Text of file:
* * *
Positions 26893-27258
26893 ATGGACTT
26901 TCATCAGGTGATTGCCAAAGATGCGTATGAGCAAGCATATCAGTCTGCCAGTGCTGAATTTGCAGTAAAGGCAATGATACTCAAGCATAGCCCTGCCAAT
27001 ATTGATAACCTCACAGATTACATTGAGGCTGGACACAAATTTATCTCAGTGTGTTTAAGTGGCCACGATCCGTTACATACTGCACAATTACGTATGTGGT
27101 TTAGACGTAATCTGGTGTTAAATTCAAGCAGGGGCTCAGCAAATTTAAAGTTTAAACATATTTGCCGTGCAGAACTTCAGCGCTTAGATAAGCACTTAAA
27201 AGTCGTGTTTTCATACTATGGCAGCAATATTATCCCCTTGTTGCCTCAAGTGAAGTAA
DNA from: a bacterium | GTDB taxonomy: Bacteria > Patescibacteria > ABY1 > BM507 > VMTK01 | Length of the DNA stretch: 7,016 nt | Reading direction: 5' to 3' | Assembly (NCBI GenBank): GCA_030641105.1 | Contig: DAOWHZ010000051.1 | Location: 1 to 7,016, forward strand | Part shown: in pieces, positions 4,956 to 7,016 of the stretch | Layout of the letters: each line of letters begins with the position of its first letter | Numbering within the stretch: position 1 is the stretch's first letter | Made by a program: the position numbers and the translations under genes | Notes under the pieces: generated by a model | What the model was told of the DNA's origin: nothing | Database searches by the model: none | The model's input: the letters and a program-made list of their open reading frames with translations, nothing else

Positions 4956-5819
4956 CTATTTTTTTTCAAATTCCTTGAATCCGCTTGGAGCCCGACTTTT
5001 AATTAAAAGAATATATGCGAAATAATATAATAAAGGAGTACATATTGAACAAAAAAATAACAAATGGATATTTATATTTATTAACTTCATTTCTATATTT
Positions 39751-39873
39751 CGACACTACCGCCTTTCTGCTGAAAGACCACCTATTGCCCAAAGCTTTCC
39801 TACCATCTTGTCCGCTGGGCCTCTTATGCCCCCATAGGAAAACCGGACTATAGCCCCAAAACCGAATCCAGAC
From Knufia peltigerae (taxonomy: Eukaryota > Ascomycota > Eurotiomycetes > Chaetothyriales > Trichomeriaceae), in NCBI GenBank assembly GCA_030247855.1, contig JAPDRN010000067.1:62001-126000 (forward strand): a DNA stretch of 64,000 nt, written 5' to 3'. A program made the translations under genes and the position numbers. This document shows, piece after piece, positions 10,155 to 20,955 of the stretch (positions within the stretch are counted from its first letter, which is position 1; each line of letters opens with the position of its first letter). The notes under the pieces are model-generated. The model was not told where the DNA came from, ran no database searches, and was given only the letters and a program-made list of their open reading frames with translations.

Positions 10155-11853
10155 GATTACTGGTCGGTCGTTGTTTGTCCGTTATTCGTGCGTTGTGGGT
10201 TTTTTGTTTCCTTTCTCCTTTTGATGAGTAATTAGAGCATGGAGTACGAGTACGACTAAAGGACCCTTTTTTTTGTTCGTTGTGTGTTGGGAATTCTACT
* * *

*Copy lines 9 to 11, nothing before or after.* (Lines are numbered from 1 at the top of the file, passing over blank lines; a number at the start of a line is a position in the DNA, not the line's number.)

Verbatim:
4956 CTATTTTTTTTCAAATTCCTTGAATCCGCTTGGAGCCCGACTTTT
5001 AATTAAAAGAATATATGCGAAATAATATAATAAAGGAGTACATATTGAACAAAAAAATAACAAATGGATATTTATATTTATTAACTTCATTTCTATATTT
Positions 39751-39873